Hot off the heels of last week’s Sibos conference in Amsterdam, the fintech industry’s attention swiftly shifts to the other side of the pond this week for Money 20/20 USA. Against the backdrop of a particularly challenging and eventful year in finance, what are we likely to see dominating the agenda at this year’s show?
Money 20/20 – why is it important?
While Sibos largely represents the old world infrastructure and the goliaths of payments, Money 20/20 has become the fulcrum for innovation and new fintech.
Billed as the annual event where the industry’s leading financial services innovators “come together to connect and create the future of money,” Money 20/20 USA also somewhat ironically takes place each year in Las Vegas, a town perhaps best known for helping people part with their money…
But for those that can tear themselves away from the slot machines, Money 20/20 always turns out to be one of the most important conferences on the fintech calendar. The agenda is jam-packed with top tier speakers and panelists (see: Serena Williams, Amrapali Gan, Takis Georgakopoulos and Bill Harris to name just a few), and most companies worth their salt use the conference as a platform to make major product or business announcements every year.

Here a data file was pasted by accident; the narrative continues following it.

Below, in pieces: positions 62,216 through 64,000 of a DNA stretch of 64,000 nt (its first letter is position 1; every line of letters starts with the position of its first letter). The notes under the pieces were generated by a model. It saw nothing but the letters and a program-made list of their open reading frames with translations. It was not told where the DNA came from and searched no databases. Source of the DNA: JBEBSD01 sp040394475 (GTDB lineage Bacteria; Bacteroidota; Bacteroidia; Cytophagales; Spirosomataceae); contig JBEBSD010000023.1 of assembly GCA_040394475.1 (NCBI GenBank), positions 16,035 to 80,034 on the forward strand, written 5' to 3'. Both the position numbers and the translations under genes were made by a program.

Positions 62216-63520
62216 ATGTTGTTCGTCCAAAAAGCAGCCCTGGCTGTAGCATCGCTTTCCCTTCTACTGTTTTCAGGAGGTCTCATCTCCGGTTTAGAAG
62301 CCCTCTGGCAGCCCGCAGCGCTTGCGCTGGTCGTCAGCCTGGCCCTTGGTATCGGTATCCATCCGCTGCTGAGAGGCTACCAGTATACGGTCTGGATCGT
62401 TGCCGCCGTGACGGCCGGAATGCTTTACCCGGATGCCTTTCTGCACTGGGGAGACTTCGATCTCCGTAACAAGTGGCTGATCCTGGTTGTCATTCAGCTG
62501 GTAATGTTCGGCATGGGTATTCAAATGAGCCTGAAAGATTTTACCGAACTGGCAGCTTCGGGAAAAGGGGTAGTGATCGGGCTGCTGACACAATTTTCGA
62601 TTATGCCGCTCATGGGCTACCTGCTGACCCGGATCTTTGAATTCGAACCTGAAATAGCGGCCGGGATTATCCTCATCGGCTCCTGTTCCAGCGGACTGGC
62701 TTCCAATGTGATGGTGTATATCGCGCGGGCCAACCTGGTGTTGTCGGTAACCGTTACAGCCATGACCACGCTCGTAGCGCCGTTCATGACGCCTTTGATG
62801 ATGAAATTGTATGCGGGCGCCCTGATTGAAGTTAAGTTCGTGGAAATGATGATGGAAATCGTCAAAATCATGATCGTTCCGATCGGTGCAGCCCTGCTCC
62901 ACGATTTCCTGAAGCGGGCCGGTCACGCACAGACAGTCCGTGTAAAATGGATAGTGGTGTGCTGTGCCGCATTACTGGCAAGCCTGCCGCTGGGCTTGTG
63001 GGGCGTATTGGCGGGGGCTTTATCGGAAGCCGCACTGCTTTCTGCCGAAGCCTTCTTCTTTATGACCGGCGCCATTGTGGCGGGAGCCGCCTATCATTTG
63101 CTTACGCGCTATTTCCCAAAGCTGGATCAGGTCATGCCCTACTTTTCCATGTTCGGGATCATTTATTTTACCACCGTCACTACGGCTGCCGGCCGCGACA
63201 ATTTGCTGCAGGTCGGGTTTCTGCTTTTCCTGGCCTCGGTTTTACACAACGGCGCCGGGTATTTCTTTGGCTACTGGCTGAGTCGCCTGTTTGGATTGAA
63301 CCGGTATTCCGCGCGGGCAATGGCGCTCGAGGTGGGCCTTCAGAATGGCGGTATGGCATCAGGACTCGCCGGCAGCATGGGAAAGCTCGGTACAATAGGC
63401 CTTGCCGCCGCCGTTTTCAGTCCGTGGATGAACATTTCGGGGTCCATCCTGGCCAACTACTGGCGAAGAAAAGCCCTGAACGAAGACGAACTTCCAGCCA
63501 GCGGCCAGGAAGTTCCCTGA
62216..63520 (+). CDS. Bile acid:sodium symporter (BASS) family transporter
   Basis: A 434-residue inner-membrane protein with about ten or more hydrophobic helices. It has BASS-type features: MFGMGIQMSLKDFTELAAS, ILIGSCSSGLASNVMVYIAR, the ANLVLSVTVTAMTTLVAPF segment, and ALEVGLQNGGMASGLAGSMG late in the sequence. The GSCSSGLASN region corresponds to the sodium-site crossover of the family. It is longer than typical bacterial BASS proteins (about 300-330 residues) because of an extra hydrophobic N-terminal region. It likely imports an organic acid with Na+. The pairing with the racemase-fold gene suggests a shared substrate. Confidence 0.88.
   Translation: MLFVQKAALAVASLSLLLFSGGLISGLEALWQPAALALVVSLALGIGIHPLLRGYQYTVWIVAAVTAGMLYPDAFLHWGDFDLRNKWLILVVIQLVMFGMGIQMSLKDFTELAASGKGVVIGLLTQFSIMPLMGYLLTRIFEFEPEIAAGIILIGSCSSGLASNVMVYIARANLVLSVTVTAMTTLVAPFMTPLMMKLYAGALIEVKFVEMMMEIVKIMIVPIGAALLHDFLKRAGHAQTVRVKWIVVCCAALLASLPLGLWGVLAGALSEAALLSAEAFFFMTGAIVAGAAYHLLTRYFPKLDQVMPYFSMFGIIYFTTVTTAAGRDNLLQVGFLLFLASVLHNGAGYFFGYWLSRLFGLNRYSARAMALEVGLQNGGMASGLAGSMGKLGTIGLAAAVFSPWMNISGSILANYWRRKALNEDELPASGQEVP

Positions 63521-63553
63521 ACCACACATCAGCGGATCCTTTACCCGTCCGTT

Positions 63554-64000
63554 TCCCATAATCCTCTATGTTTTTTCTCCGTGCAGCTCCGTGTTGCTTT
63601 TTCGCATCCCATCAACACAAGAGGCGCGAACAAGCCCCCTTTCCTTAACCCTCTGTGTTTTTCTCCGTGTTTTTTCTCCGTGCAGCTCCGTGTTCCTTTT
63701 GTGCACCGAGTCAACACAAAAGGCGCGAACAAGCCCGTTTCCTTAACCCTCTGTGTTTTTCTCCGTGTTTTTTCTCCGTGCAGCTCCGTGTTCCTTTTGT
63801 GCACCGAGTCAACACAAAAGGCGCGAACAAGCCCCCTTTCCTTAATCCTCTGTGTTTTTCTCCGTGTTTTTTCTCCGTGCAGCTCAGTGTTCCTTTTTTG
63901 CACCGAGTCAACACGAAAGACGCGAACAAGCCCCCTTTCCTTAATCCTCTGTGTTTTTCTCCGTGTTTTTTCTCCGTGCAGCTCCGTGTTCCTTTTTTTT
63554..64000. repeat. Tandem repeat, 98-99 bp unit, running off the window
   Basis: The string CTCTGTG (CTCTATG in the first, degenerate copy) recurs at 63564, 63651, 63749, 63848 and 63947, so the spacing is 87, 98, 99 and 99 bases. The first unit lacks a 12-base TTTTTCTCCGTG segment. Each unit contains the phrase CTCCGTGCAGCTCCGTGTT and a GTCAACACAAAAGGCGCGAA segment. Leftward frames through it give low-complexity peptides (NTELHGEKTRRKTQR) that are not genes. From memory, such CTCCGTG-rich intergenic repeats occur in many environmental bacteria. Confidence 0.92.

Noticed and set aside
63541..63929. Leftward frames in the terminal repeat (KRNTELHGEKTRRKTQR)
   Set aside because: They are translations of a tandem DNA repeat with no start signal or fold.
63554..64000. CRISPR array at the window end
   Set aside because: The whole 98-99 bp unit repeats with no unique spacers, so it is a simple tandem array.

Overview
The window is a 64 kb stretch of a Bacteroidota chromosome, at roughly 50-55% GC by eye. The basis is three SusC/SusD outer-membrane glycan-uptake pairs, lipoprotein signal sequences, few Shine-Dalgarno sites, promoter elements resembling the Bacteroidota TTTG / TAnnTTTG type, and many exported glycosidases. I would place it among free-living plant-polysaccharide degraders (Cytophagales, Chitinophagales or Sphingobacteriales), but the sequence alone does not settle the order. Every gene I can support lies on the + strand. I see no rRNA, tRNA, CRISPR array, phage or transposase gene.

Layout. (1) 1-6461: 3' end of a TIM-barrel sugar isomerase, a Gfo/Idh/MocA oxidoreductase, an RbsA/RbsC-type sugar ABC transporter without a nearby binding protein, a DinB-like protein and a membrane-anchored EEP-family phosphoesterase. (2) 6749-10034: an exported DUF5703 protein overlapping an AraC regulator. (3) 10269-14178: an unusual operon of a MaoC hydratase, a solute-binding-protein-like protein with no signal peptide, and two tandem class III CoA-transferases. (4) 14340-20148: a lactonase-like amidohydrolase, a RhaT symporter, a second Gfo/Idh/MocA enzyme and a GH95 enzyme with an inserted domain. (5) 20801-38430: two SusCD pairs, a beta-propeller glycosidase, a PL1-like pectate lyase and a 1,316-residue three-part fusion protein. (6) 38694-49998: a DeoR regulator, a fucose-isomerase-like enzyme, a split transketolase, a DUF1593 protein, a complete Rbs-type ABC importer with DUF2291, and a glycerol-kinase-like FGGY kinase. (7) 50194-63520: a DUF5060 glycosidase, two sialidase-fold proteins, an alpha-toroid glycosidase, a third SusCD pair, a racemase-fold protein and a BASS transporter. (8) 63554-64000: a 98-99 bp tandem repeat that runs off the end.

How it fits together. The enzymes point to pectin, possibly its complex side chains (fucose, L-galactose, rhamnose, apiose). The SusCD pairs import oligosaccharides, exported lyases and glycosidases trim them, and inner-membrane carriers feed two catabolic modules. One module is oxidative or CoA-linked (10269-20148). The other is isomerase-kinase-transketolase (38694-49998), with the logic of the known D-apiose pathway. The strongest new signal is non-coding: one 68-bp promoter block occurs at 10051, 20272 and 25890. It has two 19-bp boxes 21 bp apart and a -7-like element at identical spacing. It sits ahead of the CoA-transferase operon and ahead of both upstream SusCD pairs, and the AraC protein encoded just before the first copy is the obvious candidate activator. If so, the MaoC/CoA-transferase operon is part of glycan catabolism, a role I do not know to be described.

What are we likely to see at this year’s show?
This year has seen a sea change in the investment climate for fintech. Investors are looking at B2B fintech subsectors where revenue is a safer guarantee as consumers struggle with the soaring cost of living, and this is reflected in the Money 20/20 agenda. Expect to see topics like regtech, data infrastructure, financial rails and risk analytics get a lot of airtime across the full four days.
In particular, throughout 2022 there has been a continued move towards efficiency services and ones which offer regulatory compliance. ‘Safety’ tech seen as “mission critical” is typically more resilient in a downturn than other emerging technologies that can often be seen as a ‘nice-to-have’, particularly by some of the more conservative financial institutions. Many of the innovative start-ups at the show will no doubt have this in the back of their minds given the attendance by banks and other TradFi players who could be potential customers.
While in other years the agenda has sometimes been dominated by certain themes (blockchain was arguably THE central theme for a number of years), the challenge in a constrained funding environment is differentiation – and this is reflected in the variety on display in this year’s line-up. The fintech market is oversupplied with vendors and now, more than ever, you really have to set yourself apart from competitors’ offerings to make your mark in the industry.
An increasing number of fintechs have started to run out of runway this year – and to use a suitably apt gambling reference – when the chips are down, expect to see the ones with a clear, unique business model to win the sought after investor dollars, while others fall by the wayside. Given the coverage it receives in the global financial media, Money 20/20 is as good a platform as any to make your business case.
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